The lack of evidence-based practice in the area of domestic violence is almost unique. The Duluth model has a noticeable “immunity” from needing to answer to any external empirical evaluation (Corvo, Dutton & Chen, 2008; p.112). Over ten years ago, Dutton (2006) reviewed both the model’s lack of efficacy and the wealth of evidence contradicting its feminist foundations, concluding that its continued use is impeding effective treatment and judicial responses. Despite the weight of evidence, the Duluth model continues to be influential now.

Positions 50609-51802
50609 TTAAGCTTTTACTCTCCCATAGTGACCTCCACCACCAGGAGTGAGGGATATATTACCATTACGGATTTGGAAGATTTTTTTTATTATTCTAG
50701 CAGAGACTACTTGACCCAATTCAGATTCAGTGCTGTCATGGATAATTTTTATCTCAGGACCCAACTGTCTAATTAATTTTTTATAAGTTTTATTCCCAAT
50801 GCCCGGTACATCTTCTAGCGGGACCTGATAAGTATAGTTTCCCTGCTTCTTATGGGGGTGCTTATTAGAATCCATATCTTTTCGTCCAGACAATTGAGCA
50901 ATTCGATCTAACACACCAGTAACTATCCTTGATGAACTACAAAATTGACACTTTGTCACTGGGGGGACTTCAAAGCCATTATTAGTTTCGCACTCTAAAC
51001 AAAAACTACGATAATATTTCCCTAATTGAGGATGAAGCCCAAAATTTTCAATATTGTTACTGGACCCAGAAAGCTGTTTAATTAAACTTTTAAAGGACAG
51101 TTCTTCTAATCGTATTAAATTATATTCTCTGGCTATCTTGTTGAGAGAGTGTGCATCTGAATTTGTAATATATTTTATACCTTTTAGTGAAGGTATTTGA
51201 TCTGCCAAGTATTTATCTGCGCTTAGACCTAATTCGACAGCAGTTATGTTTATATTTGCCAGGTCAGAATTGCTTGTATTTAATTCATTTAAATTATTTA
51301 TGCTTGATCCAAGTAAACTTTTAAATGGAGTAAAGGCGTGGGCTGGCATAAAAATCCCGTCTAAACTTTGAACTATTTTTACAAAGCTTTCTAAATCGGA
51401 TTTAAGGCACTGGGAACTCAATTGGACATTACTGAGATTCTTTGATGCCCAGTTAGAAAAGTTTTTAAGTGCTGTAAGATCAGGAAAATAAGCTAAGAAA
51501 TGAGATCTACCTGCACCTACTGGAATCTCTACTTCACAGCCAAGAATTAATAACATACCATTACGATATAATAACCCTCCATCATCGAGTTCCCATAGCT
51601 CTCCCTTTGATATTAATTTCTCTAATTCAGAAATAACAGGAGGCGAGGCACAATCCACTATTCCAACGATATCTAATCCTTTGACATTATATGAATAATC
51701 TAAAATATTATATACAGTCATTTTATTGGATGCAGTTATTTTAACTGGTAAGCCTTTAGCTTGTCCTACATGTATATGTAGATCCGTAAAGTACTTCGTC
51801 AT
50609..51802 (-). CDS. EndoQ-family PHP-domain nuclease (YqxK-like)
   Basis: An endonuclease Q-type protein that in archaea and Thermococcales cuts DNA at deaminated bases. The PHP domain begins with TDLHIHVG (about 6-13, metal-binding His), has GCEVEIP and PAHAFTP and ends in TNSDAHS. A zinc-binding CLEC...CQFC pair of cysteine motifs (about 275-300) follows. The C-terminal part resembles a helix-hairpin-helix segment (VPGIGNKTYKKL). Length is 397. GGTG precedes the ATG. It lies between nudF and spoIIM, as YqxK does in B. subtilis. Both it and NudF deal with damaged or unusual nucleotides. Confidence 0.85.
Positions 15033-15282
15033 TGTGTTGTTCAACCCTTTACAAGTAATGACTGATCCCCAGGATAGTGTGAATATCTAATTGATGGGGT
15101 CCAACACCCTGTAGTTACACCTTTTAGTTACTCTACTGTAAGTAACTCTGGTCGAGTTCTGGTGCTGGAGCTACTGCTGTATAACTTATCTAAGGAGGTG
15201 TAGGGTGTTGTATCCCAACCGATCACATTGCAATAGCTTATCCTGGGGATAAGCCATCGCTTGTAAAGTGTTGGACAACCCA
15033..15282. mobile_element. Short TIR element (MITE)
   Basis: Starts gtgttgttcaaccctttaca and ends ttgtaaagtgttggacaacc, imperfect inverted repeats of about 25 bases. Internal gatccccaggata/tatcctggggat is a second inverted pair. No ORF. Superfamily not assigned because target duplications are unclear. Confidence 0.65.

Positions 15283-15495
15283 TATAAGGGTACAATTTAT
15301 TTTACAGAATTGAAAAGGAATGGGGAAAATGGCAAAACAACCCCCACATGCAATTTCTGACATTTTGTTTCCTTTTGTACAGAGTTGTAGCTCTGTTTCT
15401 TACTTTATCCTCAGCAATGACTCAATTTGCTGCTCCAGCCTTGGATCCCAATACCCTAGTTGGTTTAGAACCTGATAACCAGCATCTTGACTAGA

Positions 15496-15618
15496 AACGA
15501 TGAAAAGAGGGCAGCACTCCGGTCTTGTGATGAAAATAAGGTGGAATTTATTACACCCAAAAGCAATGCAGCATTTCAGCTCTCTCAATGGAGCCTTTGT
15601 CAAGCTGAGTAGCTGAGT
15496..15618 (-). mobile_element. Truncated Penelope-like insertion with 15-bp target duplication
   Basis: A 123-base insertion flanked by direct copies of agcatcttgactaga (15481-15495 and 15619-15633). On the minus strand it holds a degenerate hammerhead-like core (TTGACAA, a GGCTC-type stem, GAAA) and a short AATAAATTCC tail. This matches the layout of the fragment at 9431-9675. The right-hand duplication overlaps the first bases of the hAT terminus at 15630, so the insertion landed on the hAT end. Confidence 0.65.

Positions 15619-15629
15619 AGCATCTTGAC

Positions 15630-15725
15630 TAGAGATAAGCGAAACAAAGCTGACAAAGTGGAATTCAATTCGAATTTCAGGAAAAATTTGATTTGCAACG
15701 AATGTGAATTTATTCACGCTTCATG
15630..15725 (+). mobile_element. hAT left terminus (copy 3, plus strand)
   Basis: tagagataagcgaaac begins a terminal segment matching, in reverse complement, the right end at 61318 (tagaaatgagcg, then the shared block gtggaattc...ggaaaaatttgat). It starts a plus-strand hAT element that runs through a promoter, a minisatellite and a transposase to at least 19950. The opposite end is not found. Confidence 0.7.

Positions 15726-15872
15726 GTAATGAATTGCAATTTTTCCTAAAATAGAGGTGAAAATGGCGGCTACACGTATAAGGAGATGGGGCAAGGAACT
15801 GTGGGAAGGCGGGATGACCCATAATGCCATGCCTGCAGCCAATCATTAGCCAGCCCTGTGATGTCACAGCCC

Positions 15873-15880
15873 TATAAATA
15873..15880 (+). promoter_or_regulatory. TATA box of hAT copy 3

Whilst in the opening scenes of the Panorama programme the narrator is heard talking about the number of women and men who experience domestic violence, this is the only real mention of the issue of male victims, and there is indeed no discussion of violence by women at all. The impact of not including female perpetrators and male victims in this narrative is two-fold; it impacts firstly on men who are experiencing abuse, and creates more barriers to their help-seeking. Men often do not disclose their own victimisation, and in part this could be seen to be impacted by more general issues men have help-seeking related to the construction of the male gender role. However beyond that, other issues that impact help-seeking include the fact that men often assume they simply cannot be victims of domestic violence, because they don’t have a concept of men as being victims of violence from women. In awareness raising campaigns, in the media, and in general societal narratives, domestic violence is discussed as overwhelmingly an issue of men’s violence towards women, creating the image that only women are victims. Services and support organisations often are perceived to be either not appropriate for men or commonly not available. Furthermore, where men have disclosed their victimisation they have often experienced humiliation through being laughed at, blamed and accused of causing the violence, accused of being the perpetrator, or told to “man up” and handle it. Perceptions of the general public are important and impactful; the stigma associated with being a male victim of domestic violence can be really damaging. ManKind made a video to highlight just how different people’s perceptions are, by comparing the reactions to a male and female victim – see the video here.